Primary Literacy

Primary English Activities for the 40th Anniversary of the UK Joining the EU

This spring marks the 40th anniversary of Britain joining what was in 1973 called the Common Market. Britain joined in the hope that it would bring political and economic benefits as well as safety as a large geographic bloc. The forty years have proved to be turbulent as the county’s perceived lack of ‘European-ness’ put it at loggerheads with the rest of Europe. As we approach the fortieth anniversary, talk is rife over a referendum to take the country out of the EU. These activities aim to help children to make sense of what is potentially going to be a hot topic during 2013 and get a balanced view in what is likely to be a barrage of media invoked bias.

Activity One – Comparing Europe to our Playground
Year 2 to Year 6

This activity allows the children to see how the cooperation hoped for in Europe can be compared to the cooperation they encounter in their school lives.

LO: Be able to problem solve by reference to previous knowledge
Be able to write persuasively, giving reasons for suggestions

Take your class out into the playground at break time and ask them to watch what is happening amongst the children at play. Get them to make notes on what they see happening in terms of groups and individuals and in what they do at break time.

Returning to the classroom you should find that they have noticed:
• Groups of children playing games (cooperating to ensure all members of the group enjoy themselves)
• Individual children looking for groups to play with (wanting to join in and share the experiences of the larger groups)
• Pairs of children happy in their shared but close friendship
• Groups and individuals engaged in conflict and conflict resolution

Tell them that there is a group of countries who are ‘friends’ which is called the European Union or EU and ask them to liken it to one of the group of friends on the playground.

Relate to them the story of why the countries got together and how over the years they invited other countries to join their group. Tell them that the group changed the ‘friendship rules’ over time and that some countries didn’t like the new rules, other countries had fights and some refused to take part in activities.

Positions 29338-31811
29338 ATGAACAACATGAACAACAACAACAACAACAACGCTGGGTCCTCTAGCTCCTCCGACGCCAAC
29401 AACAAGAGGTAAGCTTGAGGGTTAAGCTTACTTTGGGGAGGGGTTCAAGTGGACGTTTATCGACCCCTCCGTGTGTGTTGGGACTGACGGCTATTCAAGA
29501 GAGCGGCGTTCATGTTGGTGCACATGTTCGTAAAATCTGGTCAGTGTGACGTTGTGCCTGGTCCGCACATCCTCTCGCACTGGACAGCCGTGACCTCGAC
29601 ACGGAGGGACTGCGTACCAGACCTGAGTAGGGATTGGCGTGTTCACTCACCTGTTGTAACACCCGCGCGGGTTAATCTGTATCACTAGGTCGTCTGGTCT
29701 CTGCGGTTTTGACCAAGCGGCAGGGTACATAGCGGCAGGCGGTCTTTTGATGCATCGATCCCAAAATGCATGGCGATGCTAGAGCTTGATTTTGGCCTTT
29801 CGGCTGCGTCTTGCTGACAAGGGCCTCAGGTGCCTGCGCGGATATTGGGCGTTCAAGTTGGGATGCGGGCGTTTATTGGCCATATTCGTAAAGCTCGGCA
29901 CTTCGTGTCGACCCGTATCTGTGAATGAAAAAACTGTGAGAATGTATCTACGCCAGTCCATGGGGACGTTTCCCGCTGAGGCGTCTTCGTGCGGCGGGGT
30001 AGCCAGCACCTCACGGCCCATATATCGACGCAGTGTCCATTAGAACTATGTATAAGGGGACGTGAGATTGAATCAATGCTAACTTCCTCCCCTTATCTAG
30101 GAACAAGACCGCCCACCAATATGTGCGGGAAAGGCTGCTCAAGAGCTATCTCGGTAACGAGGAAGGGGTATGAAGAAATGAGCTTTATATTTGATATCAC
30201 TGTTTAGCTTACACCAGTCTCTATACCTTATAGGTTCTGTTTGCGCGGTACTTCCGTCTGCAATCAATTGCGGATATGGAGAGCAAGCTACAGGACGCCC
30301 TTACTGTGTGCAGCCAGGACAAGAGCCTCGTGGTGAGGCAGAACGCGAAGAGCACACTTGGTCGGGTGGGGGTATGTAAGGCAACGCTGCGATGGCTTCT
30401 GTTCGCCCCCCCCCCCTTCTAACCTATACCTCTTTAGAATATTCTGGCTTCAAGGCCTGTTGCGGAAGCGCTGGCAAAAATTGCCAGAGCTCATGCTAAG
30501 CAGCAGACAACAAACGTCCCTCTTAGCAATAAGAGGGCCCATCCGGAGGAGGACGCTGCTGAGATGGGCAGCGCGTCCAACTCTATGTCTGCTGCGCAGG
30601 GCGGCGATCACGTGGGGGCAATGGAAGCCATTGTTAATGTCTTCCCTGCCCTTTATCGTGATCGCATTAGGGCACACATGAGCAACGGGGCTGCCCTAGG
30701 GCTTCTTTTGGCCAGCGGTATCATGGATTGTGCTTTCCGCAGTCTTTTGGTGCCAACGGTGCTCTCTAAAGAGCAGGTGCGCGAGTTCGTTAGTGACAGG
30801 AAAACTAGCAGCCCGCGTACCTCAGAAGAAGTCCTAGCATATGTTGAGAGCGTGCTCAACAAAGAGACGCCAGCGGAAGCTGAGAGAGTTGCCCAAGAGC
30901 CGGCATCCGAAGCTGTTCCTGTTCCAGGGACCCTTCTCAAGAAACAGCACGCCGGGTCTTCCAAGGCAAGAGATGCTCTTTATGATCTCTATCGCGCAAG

Ask them to compare this story to what they saw happening on the playground. How would the problems have been resolved there? Ask them now to think of the similar problems that the countries have had but on a bigger scale. What would they suggest to resolve them?

Choose one of their examples and ask them to write a letter to the ‘head’ of the group of friends telling them how they think the problem could be resolved and perhaps what might happen if it’s not.

At Home: Collect newspaper articles about the UK’s relationship with the EU and consider whether their ideas would work in resolving any difficulties that are identified by the article.

Activity Two – What Does Britain Gain From Being in the EU?
Year 3 to Year 6

This activity offers the children the chance to find out some facts about the importance of the EU to a country like the UK and what we give to the EU and get in return. They can then decide whether it is a good or bad relationship and debate it across the class or classes.

LO: Identify relevant information from the media and websites, summarising it
Present information in an appropriate way for the intended audience
Ask the children to find out from the media or from the internet what role the UK plays in Europe and how much we contribute to it and what we get for our membership. In their notes, ask them to indicate whether they think these are good or bad.

They should come out with an overall opinion of good or bad. Split the class into those that think membership is good overall and those that think it’s bad. Ask them now to collate their individual decisions to form a group decision and expand on each of the points they’ve got.

Organise a debating session where each group presents their views and the evidence. You could even ask your local MP to come in to listen to the debate and to judge it.

At Home: Ask the children to find out about a different country’s relationship with the EU and why it differs from that of the UK..

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